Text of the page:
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Finding support for LGBTQIA+ mental health

If you're struggling to manage your mental health, you might want to seek help.

But we know that seeking support for mental health can be more difficult if you're LGBTQIA+. This may be due to discrimination, or healthcare professionals not understanding your needs.

I have found talking to a psychotherapist immensely helpful. I've been able to understand the reasons why I felt down on myself after many years of bullying and verbal abuse during my childhood and teenage years.

NHS services

If you're looking for support for your mental health, this will most likely be through the NHS.

Speak to your GP

This is normally the first step in getting support for your mental health. They can refer you for talking therapies. And prescribe medications like antidepressants.

Self-refer for talking therapies

Therapy and counselling involve talking things through with a professional. This can give you space to explore difficult feelings and experiences. This includes anything related to being LGBTQIA+.

In England, you can refer yourself for therapy through the NHS talking therapies service. You can't filter online results to find LGBTQIA+ services. And your therapist might not identify as LGBTQIA+ themselves. But they may still have experience of helping people with similar problems to you.

Pink Therapy has questions you might want to ask a new therapist if you're LGBTQIA+.

Crisis services

NHS crisis services can help if you're having a mental health crisis and need urgent support. This could include calling 999 or contacting a mental health crisis service. Using these services might involve staying in hospital.

See our pages on crisis services for more information.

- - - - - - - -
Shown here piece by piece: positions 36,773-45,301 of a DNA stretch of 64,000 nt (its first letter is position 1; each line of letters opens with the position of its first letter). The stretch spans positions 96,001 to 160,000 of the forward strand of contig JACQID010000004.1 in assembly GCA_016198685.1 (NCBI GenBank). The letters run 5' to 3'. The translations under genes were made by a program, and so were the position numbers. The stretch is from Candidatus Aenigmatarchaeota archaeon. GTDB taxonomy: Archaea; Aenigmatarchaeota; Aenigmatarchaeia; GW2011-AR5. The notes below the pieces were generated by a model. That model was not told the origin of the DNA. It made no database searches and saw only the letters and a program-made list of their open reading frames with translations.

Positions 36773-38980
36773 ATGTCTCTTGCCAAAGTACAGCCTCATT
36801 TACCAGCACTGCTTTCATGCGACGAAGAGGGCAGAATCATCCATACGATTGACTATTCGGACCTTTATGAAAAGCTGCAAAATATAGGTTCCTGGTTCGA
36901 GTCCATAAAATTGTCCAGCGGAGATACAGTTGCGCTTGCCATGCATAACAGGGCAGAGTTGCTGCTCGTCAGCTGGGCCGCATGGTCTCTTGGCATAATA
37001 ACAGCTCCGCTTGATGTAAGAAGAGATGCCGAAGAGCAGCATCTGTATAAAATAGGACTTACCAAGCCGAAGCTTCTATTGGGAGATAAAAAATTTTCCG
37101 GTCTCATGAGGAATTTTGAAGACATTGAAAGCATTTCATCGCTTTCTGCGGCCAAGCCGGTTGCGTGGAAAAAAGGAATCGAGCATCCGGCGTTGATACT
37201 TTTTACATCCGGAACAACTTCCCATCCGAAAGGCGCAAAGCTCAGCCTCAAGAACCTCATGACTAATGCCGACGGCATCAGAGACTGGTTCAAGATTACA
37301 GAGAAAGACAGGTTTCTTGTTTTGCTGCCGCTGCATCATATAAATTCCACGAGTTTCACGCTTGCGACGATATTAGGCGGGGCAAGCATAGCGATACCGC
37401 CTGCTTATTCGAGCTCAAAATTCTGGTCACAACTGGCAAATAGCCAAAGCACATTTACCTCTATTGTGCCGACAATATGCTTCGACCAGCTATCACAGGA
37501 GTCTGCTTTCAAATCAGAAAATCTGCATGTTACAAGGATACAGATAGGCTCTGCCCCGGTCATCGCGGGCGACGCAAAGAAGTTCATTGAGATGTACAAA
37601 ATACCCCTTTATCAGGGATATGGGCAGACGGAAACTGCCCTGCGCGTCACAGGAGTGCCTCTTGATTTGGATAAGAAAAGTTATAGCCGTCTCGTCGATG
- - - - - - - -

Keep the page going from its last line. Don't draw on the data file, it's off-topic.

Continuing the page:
If you feel unable to keep yourself safe, it's a mental health emergency.

Get emergency advice

Can I get support from health professionals who are LGBTQIA+?

There's no guarantee that the healthcare professionals you will speak to in the NHS will be LGBTQIA+.

If you'd prefer to work with a LGBTQIA+ healthcare professional, you can mention it during your first contact with the service. Unfortunately, not all services will be able to do this.

Some NHS staff may wear an NHS Rainbow Badge to show that they're aware of the issues that LGBTQIA+ people can face when accessing healthcare.

The General Medical Council (GMC) has a guide on how healthcare professionals should treat LGBTQIA+ people.

LGBTQIA+ mental health services

There are specialist organisations that provide mental health support to LGBTQIA+ people.

Our useful contacts page has details of organisations who offer mental health advice, support and services to LGBTQIA+ people. There may also be a local Mind near you which offers LGBTQIA+ support.

Many of these organisations have staff or volunteers who identify as LGBTQIA+. And some offer services for free, although others you might have to pay for.

These are some types of support that LGBTQIA+ organisations offer.


There are lots of helplines that offer information and support if you're struggling with your mental health. For example, Switchboard is a confidential LGBTQIA+ listening service. It offers a phone line, email and online chat.